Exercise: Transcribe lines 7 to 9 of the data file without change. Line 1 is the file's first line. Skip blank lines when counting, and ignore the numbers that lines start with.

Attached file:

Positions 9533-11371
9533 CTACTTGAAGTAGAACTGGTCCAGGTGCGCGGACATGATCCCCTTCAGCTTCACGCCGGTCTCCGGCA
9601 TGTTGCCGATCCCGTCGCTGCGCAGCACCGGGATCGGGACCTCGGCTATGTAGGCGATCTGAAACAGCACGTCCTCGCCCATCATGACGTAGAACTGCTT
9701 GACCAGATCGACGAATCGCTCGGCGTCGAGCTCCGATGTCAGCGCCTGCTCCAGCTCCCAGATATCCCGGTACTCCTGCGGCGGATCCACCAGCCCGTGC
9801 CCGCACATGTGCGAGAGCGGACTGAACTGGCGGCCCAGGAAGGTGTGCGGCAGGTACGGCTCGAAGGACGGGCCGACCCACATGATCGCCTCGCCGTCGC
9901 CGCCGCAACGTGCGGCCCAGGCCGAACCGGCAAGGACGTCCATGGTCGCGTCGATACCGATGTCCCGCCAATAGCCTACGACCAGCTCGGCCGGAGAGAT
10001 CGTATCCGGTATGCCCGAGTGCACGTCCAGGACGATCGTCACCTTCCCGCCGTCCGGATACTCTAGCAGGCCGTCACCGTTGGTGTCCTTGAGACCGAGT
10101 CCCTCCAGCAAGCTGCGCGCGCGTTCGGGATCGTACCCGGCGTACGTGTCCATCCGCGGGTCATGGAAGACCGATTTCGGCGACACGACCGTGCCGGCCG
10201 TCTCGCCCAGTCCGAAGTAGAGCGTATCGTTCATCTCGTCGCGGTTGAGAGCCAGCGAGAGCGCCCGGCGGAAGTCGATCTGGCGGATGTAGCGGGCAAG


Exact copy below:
10001 CGTATCCGGTATGCCCGAGTGCACGTCCAGGACGATCGTCACCTTCCCGCCGTCCGGATACTCTAGCAGGCCGTCACCGTTGGTGTCCTTGAGACCGAGT
10101 CCCTCCAGCAAGCTGCGCGCGCGTTCGGGATCGTACCCGGCGTACGTGTCCATCCGCGGGTCATGGAAGACCGATTTCGGCGACACGACCGTGCCGGCCG
10201 TCTCGCCCAGTCCGAAGTAGAGCGTATCGTTCATCTCGTCGCGGTTGAGAGCCAGCGAGAGCGCCCGGCGGAAGTCGATCTGGCGGATGTAGCGGGCAAG